#bioPGH Blog: Brassica Vegetables
A resource of Biophilia: Pittsburgh, #bioPGH is a weekly blog and social media series that aims to encourage both children and adults to reconnect with nature and enjoy what each of our distinctive seasons has to offer. From the best times to plant seasonal flora and enjoy their peak blooms, to astronomical events and creatures to keep an eye and ear out for, Phipps will keep you in the know with what’s going on in our environment!
Brussels sprouts. Does the sight of them on your dinner plate make you gag? If so, you’re not alone. But did you know that the majority of the fall harvest vegetables are related to them? Brassica is a genus of plants in the mustard family (Brassicaceae), many of which have been cultivated for food, and includes Brussels sprouts, cabbage, cauliflower, broccoli and bok choy, to name just a few. Ten of the common fall crops in Pennsylvania are actually derived from a single species, Brassica oleracea. But how did veggies of such wide-ranging shapes and sizes come from a single plant?
Brassica oleracea is actually known as wild cabbage in its uncultivated form: a small, weedy plant native to Europe which tends to grow on rocky, windswept cliffs. But thanks to thousands of years of cultivation by farmers, who picked certain traits to perpetuate in the next generation of plants, we now have an extraordinary diversity of cultivars, or plant varieties, stemming (pun intended) from this single species.
Through the gradual practice of picking and choosing certain plant traits to favor year after year – biologists call this process artificial selection – farmers slowly transformed nearly every plant structure into a new and different edible plant. Kale, collard greens and Chinese broccoli are derived from the leaves. The terminal buds have become cabbage, while the lateral buds are now Brussels sprouts. The stem has developed into kohlrabi. The inflorescences (flower clusters) have emerged as broccoli and cauliflower. Despite their newfound ubiquity on restaurant menus, some people strongly dislike these vegetables. Is this because these cabbage relatives were traditionally boiled into unpalatable mush, or because of a more complex reason?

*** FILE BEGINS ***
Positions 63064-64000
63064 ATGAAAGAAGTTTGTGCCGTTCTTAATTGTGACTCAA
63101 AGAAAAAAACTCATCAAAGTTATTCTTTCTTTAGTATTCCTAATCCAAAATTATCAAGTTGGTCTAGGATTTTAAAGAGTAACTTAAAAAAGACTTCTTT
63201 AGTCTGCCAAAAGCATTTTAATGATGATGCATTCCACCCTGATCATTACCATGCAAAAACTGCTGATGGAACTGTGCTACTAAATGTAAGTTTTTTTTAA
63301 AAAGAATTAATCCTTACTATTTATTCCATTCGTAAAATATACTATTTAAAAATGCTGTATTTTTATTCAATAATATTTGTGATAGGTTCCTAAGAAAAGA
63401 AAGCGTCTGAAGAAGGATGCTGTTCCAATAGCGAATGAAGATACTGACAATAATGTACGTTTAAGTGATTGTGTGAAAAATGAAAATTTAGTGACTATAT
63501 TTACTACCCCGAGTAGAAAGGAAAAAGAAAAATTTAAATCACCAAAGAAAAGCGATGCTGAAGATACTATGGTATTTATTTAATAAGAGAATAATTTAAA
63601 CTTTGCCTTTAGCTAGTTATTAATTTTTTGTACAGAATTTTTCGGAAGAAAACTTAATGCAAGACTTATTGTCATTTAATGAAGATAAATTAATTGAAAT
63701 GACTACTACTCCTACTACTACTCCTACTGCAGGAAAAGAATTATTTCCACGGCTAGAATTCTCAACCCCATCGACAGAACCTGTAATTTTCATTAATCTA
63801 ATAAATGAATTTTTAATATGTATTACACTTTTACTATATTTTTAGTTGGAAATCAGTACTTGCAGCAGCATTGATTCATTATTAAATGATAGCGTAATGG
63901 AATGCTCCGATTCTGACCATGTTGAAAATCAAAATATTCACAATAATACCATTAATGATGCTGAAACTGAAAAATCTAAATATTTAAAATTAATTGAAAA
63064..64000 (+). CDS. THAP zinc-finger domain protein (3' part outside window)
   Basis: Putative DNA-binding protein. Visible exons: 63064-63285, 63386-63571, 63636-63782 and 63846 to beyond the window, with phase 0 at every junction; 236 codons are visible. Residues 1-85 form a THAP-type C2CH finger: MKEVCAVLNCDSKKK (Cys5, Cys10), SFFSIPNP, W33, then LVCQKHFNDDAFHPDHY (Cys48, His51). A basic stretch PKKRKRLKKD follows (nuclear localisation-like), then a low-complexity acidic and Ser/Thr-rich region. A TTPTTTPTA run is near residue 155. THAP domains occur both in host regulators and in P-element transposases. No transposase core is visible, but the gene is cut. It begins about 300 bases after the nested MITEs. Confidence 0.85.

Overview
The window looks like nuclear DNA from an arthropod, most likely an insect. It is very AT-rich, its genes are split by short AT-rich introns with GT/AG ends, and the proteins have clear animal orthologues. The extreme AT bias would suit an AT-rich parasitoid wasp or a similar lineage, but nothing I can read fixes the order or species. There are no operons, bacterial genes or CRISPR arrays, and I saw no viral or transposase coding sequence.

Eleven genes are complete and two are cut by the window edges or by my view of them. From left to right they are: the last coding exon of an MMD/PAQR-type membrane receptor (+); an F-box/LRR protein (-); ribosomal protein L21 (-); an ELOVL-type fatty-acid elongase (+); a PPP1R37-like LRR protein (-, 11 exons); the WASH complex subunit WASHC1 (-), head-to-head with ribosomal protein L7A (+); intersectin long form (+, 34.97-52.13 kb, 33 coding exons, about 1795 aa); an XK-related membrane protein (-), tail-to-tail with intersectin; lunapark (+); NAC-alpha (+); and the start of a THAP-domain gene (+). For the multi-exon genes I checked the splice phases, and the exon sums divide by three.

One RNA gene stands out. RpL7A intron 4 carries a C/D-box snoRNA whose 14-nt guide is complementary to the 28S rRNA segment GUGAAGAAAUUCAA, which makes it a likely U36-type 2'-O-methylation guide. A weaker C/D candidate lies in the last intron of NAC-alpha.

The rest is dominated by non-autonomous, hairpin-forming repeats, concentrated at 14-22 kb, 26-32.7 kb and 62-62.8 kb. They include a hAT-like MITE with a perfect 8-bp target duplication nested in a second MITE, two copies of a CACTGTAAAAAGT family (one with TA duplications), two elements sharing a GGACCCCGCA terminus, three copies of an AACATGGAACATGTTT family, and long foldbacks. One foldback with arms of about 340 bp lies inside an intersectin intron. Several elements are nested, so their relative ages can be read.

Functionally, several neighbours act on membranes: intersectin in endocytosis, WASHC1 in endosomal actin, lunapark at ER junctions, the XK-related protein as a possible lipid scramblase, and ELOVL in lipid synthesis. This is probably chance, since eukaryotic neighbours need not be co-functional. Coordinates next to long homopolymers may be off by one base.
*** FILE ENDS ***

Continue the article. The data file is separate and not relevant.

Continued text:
It turns out that cabbage and its relatives have high levels of sulphur-containing compounds called glucosinolates, and some people have a genetic makeup that induces an extremely bitter taste upon consumption, so they probably are not fans of this group of veggies. So if you’re a cabbage connoisseur, consider yourself lucky! Fortunately, roasting Brassica can reduce these compounds and make them taste sweeter. This article provides some cooking tips for these fall vegetables.
Connecting to the Outdoors Tip: While it’s too late to plant most Brassica species now, “cole” crops (from the Latin word caulis, meaning cabbage) are commonly harvested in the early fall through winter, so they'll be widely available in grocery stores and farmers' markets this time of year. This article provides useful information on planting such crops, which can be grown successfully in either the early spring or late summer. Some Brassica, like Brussels sprouts, taste better after a frost, because the plants convert starches to sugars, which act like anti-freeze to protect the plant from cold temperatures. However, if you don’t have any cabbage relatives in your backyard, you could visit some farms that might be growing them during the Butler County Farm tour on Sat., Oct. 1.
Continue the Conversation: Share your nature discoveries with our community by posting to Twitter and Instagram with hashtag #bioPGH, and R.S.V.P. to attend our next Biophilia: Pittsburgh meeting.
Brassica oleracea | Wikipedia.org
The Extraordinary Diversity of Brassica Oleracea | Botanist in the Kitchen
Simple Tricks Can Tame the Taste of Broccoli and its Cousins | NPR.org
Growing Cole Crops | Penn State Extension
Sweeter After a Frost | Lopez Island Kitchen Gardens
Butler County Farm Tour | Visit Butler County Pennsylvania
Select photos © Wikimedia User: Gohnarch (CC-BY-SA-3.0); Wikimedia User: Leon Brocard (CC-BY 2.0)